|Publication number||US5290753 A|
|Application number||US 07/881,904|
|Publication date||Mar 1, 1994|
|Filing date||May 12, 1992|
|Priority date||May 9, 1990|
|Also published as||CA2041728A1, CA2041728C, DE69126474D1, DE69126474T2, EP0461355A2, EP0461355A3, EP0461355B1|
|Publication number||07881904, 881904, US 5290753 A, US 5290753A, US-A-5290753, US5290753 A, US5290753A|
|Inventors||Keith E. Newhouse, Thomas J. Schaefer, Gail E. Cary|
|Original Assignee||American Cyanamid Company|
|Export Citation||BiBTeX, EndNote, RefMan|
|Patent Citations (4), Non-Patent Citations (11), Referenced by (7), Classifications (18), Legal Events (4)|
|External Links: USPTO, USPTO Assignment, Espacenet|
This application is a continuation of copending application Ser. No. 07/521,213, filed May 9, 1990, now abandoned.
The interaction of pesticides which when applied in combination, either simultaneously or sequentially, result in responses not predictable from the performance of each pesticide applied singly is of major concern to agriculturalists. Of particular concern are synergistic responses which occur on a single plant species. Synergistic responses obtained with combinations of herbicides, insecticides and fungicides are described as the combined action of two components of a mixture such that the total effect is greater or more prolonged than the sum of the effects of the two components taken independently.
Simultaneous or sequential applications of herbicides, fungicides and insecticides are common in the production of many food and fiber crops; however, synergistic pesticide combinations may cause problems in crop production due to increased toxicity to crop plants and other nontarget species and increased residue burdens in crops or soil.
Methods directed towards protecting a crop from inhibition of growth and development due to a single pesticidal compound, such as an herbicide, are found in U.S. Pat. Nos. 4,343,649 and 3,749,566 and in copending patent applications Ser. Nos. 292,207 filed Dec. 30, 1988 and 169,094 filed Mar. 8, 1988. However, no methods directed towards protecting or preventing a crop from injury due to a combination of pesticidal compounds have been described.
It is, therefore, an object of this invention to provide a method for protecting or preventing a crop from injury due to the application of a combination of pesticidal compounds by altering the susceptibility of the crop to one or more components of the combination by incorporating a pesticide resistance gene into the genome of the crop.
A combination of several herbicides, insecticides, nematicides and fungicides may be applied to a crop in a single growing season. In many instances, two or more pesticides applied at the same time act wholly independently. However, there are many known instances of considerable modifications in the biological activity of one pesticide brought about by the prior, simultaneous or sequential application of another pesticide to the same target species. When this occurs it is commonly referred to as an "interaction". As a result of pesticide interactions, adverse effects can occur and the responses of target species such as crop plants to combined applications of two or more pesticides are not predictable from the effect of each pesticide applied alone. Said interactions are described as antagonistic when the net effect is a decrease in the biological activity and synergistic when the net effect is an enhancement of biological activity. In other words, a synergistic interaction of a pesticide combination is a substantially more than additive toxic action of two or more pesticides when used together. Pesticide combination applications which result in a synertistic interaction are herein described as synergistic pesticide combinations.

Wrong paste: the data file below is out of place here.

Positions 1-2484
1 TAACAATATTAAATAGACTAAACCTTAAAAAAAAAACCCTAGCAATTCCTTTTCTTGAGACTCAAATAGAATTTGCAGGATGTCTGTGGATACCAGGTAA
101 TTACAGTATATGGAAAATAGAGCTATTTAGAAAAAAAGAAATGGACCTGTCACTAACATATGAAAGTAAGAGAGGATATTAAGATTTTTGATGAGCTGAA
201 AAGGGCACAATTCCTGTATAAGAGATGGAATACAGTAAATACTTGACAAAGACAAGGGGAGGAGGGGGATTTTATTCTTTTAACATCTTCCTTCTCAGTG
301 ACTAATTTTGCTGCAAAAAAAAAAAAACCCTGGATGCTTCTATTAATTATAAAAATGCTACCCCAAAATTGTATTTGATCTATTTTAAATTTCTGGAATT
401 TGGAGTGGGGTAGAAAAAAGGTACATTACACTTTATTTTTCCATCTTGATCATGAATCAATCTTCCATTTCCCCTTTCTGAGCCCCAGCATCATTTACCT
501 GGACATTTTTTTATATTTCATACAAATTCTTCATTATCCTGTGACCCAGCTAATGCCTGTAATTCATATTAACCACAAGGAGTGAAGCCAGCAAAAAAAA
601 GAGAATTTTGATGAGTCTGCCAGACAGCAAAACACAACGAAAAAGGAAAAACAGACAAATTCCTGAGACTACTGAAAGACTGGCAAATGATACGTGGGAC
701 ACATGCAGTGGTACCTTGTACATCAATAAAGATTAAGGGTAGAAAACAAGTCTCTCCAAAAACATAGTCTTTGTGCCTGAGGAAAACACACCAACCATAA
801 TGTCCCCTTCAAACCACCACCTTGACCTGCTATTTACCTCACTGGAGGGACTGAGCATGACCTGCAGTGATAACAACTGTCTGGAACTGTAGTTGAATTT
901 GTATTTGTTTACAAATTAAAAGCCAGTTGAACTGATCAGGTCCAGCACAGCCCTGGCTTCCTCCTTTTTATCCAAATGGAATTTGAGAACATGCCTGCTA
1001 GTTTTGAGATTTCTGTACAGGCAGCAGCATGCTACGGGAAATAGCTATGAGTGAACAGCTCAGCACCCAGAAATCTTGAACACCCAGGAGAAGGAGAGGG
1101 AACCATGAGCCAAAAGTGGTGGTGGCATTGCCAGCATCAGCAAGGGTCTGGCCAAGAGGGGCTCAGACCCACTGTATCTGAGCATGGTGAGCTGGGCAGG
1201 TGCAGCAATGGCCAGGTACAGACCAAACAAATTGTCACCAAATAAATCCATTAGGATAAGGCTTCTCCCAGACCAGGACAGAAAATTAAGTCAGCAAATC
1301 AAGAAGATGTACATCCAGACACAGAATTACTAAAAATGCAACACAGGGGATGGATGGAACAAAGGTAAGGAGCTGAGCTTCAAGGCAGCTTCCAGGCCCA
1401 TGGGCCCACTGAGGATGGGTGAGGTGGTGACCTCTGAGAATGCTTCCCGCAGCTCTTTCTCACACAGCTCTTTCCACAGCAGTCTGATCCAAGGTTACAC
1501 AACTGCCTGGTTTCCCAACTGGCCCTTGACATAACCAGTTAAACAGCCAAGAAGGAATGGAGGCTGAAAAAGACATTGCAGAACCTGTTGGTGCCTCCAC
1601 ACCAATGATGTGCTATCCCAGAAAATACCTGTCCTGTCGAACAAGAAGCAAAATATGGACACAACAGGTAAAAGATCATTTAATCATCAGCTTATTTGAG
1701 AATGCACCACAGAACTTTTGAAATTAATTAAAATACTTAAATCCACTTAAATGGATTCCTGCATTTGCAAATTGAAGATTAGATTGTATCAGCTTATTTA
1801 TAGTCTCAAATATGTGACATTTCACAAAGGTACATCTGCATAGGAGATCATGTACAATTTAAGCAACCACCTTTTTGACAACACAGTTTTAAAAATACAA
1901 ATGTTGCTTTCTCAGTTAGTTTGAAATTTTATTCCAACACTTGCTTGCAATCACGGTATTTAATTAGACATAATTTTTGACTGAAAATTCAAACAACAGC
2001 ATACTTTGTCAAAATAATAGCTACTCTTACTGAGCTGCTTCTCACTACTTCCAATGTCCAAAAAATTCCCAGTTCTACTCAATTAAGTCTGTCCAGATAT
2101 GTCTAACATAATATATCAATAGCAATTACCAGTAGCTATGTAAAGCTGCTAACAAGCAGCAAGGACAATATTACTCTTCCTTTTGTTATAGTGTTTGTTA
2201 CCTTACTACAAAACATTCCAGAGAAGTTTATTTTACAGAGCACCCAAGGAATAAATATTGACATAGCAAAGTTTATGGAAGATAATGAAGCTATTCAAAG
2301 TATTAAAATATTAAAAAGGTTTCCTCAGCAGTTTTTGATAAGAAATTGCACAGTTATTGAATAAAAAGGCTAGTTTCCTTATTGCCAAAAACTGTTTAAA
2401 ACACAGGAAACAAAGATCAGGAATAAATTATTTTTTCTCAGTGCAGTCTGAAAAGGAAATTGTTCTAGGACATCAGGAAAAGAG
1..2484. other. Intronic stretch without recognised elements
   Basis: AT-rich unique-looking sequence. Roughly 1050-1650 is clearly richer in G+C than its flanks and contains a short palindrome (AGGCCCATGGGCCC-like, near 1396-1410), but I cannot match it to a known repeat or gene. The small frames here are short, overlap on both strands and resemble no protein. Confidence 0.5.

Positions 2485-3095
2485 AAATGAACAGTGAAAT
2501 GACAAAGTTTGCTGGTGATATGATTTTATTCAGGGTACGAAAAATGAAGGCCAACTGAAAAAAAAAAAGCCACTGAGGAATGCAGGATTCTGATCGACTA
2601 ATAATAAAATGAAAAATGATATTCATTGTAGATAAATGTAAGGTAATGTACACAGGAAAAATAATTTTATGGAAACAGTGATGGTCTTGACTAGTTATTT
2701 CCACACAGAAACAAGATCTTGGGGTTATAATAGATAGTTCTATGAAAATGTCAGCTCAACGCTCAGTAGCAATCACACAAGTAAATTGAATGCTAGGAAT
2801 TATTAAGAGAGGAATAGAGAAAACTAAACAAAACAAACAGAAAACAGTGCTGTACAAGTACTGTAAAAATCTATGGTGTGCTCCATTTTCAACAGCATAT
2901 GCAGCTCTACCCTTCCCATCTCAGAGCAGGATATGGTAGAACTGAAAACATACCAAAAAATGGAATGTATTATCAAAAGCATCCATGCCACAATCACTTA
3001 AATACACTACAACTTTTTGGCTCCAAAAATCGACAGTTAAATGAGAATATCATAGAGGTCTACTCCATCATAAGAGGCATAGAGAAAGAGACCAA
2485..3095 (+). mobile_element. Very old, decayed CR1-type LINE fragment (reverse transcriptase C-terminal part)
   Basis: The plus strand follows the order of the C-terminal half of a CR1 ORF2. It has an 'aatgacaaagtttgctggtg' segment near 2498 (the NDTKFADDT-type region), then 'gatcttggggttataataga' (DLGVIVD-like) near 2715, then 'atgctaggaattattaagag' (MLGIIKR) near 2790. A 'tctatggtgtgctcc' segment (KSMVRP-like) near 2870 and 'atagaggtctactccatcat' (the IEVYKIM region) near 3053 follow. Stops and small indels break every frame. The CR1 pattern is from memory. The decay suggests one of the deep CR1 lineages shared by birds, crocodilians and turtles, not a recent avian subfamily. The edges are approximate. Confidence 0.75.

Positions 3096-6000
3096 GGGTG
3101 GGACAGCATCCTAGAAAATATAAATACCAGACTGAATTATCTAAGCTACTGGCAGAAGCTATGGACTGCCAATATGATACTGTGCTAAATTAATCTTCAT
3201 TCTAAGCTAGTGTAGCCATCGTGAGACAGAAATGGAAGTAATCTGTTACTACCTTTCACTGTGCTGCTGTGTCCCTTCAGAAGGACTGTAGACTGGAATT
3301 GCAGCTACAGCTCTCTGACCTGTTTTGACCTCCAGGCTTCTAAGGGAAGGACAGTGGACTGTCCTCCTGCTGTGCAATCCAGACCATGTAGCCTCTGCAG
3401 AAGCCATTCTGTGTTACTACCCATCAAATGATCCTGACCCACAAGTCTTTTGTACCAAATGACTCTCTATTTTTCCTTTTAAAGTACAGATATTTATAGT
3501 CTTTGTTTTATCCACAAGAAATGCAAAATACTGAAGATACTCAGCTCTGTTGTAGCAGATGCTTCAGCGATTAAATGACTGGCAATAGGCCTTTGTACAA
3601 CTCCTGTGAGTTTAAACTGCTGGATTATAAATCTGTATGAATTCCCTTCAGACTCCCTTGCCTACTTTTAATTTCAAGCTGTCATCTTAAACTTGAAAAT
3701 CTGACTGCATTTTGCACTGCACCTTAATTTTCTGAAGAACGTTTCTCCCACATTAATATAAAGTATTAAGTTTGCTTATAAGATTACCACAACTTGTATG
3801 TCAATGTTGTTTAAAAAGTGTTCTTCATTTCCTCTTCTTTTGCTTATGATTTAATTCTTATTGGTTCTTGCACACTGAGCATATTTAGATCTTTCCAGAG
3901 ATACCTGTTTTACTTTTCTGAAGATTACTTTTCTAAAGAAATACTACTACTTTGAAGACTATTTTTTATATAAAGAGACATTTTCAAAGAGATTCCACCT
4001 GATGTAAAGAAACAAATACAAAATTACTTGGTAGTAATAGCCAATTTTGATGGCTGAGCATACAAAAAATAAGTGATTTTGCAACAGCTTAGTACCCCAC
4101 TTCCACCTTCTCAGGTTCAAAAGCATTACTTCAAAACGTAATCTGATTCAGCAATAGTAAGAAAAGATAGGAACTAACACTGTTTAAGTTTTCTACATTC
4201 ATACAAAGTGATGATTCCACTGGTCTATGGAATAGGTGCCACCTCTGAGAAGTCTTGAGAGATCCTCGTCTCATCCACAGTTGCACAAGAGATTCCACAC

It has now been found that the incorporation of a resistance gene into the target species such as a crop plant imparts enhanced tolerance or resistance of of said species to the pesticidal compounds applied in combination. Well characterized single genes with a clearly discernible level of resistance may be incorporated into the crop plant by the mutational alteration of resident genes via plant breeding techniques, tissue culture selection or genetic transformation. Such pesticide resistance genes include genes encoding altered forms of the enzyme (or protein) which normally inhibits the activity of the pesticide as well as genes encoding enzymes capable of metabolizing said pesticide.
Injury to a crop due to the application of a combination of compounds is prevented or substantially reduced by altering the susceptibility of said crop to one or more of the applied compounds. The susceptibility of the crop may be altered by the incorporation of a pesticide resistance gene by mutational alteration of resident genes via tissue culture selection, plant breeding techniques or genetic transformation.
In one embodiment of the method of the invention, the prevention of injury to a crop such as maize, rice, wheat, millet, rape seed, grain sorghum, sugarbeets, soybeans, cotton, potatoes, tomatoes or peanuts due to the sequential application of an organophosphate soil insecticide and an acetohydroxyacid synthase (AHAS) enzyme inhibiting herbicide is accomplished by the incorporation of an herbicide insensitive AHAS enzyme into the crop species.